Future of War - suicide bombers changing rules of conflict

March 31 2008 / by futuretalk / In association with Future Blogger.net
Category: Security   Year: General   Rating: 10

By Dick Pelletier

In The American Way of War, historian Russell Weigley describes a grinding strategy of destruction employed by the US military over the last 150 years. To end the Civil War, Grant felt he had to completely destroy Lee soldiers. In World War I, Pershing relentlessly bombarded and wore down Germany’s proud fighting machine. And the Army Air Corps pulverized major German and Japanese cities to win World War II.

These wars were not won by tactical or strategic brilliance but by the sheer weight of numbers – the awesome destructive power that only a fully mobilized and highly industrialized democracy can bring to bear. In these conflicts, US armies suffered and inflicted massive casualties. Our ability to both inflict and endure such casualties more effectively than could our adversaries ultimately resulted in victory.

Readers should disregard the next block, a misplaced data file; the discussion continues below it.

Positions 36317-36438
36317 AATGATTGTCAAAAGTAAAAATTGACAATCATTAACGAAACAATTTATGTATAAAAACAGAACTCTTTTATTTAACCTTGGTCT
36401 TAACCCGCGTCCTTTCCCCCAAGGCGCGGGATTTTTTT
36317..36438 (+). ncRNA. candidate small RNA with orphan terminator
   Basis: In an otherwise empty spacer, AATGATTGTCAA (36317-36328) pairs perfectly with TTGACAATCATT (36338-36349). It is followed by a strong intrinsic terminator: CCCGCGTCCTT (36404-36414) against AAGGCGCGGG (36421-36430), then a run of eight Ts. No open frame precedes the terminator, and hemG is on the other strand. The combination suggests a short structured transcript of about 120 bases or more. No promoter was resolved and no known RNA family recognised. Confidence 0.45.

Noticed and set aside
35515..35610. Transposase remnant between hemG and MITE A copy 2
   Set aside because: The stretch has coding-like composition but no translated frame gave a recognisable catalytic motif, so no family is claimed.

However, this strategy is no longer effective. Inspired by latest information technologies, the US military has adopted new warfare tactics that eliminate the bloody matches of old. The new style seeks quick victory with minimal casualties on both sides and utilizes speed, flexibility, and surprise. It relies on precision firepower and integrates naval, air, and land forces into a seamless whole. This technique was clearly demonstrated in the 2003 invasion of Iraq.

But experts predict that even this latest approach must change. Today, we experience conflict that includes warfare in which dominant military powers are confronted by a wide range of adversaries – from non-state radical ideologies (al Qaeda), to transnational criminal elements (Russian Mafia), to rogue states (N. Korea, Iran) – all employing unconventional tactics.


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